SRINAGAR: Buoyed by its performance in the recently concluded district level local body polls in Jammu and Kashmir, the People’s Alliance for Gupkar Declaration (PAGD) has now stepped up efforts for control over the District Development Councils in those districts where no party or alliance has gained a majority.
The PAGD has got a clear majority in six districts, followed by the BJP in five in the first-ever DDC election. However, the alliance of seven mainstream regional parties has got an edge over the saffron party in six other districts as it is just short of one or two seats for the majority, while the BJP is in the driver’s seat in one district.
Independent candidates, who have won 50 seats across the Union Territory, hold sway in the rest of the two districts — Srinagar and Poonch — where they have won seven and eight seats, respectively.
Congress, on the other hand, can play the role of king-maker in the districts where there is no majority for any party even though it has ended up with only 26 seats across 20 districts – 10 each in the Kashmir Valley and Jammu division — and has already indicated that it is committed to ‘checkmate’ the BJP wherever possible.
There are 280 DDC constituencies 14 each in 20 districts and so far the results for 278 have been declared. The results of two DDC constituencies are awaited as the counting of votes has been kept in abeyance to clear doubts over the citizenship of two of the contesting candidates from north Kashmir’s Bandipora and Kupwara districts.
“The counting of votes was deferred in Drugmulla constituency (Kupwara district) and Hajin-A (Bandipora) in view of a question that has arisen on the eligibility of one each contesting candidates from the two seats,’’ J&K State Election Commissioner, KK Sharma had said.
Two persons hailing from Pakistan-occupied Kashmir (PoK), who are married to former militants, are among the contestants from the Dragmulla and Hajin-A constituencies.
With the focus shifting on the selection of DDC chairpersons among the 14 elected representatives for each district, sources said hectic activities have started as both rival camps – PAGD and BJP — are trying to garner the support of Independents to wrest control over maximum districts through their own chairpersons.
The PAGD, which among others includes regional heavyweights National Conference and PDP, swept the DDC polls by winning 110 seats, while the BJP emerged as the single largest party by getting 74 seats including three in the Kashmir valley. J&K Apni Party has won 12 seats, PDF and National Panthers Party (NPP) two each and BSP one.
Congress Chief Spokesperson Ravinder Sharma said no formal talks have been started with PAGD with whom it had entered into a seat-sharing agreement before the DDC elections.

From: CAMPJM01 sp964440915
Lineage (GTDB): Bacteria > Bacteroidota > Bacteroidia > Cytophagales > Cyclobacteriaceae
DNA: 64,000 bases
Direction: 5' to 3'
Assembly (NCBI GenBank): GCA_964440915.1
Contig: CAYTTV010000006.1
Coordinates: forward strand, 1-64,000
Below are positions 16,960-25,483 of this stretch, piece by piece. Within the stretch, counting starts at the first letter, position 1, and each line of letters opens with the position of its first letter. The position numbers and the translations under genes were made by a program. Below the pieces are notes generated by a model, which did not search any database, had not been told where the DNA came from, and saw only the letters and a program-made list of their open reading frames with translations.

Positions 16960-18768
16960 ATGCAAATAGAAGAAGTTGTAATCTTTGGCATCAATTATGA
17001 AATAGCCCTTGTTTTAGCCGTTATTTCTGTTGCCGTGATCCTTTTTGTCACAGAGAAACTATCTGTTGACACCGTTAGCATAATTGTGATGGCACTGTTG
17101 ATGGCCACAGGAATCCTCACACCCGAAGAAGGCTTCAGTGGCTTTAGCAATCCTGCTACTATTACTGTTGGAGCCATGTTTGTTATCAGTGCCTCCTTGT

“The Government is yet to issue a notification as some seats have to be reserved for women, Scheduled Castes and Schedule Tribes. The process is to be completed within a month after the declaration of results,” Sharma said.
He, however, added, “As far as Congress is concerned, it is committed to checkmate the BJP wherever possible. But other non-BJP parties and independents, who are opposed to BJP’s policies, have to work simultaneously in that direction to prevent any horse trading or use of their party and government machinery by the ruling party.”
Sharma said the BJP has got clear majority only in five out of 20 districts whereas in rest of the 15 districts it’s non-BJP parties like Congress and others or Independents who can form the DDCs.
The DDC will become a new unit of governance in the Union Territory, replacing the earlier district planning and development boards which used to be headed by a cabinet minister in the erstwhile state to oversee the functions of the Halqa Panchayats and the Block Development Councils in tandem with the line departments.
The central government brought legislation on October 16 through an amendment to the J&K Panchayati Raj Act, which includes the formation of DDC and a district planning committee. The Centre said by doing so it was paving the way for strengthening grassroots-level democracy.
The J&K administration has also amended the J&K Panchayati Raj Rules, 1996, to provide for the establishment of elected DDCs in J&K, thus fully implementing the 73rd and 74th amendment of the Constitution in the erstwhile state which was stripped of special status under Article 370 and bifurcated into two union territories last year.
The eight-phased DDC elections were held from November 28 to December 19 and the counting of votes took place on December 22.
(With PTI inputs)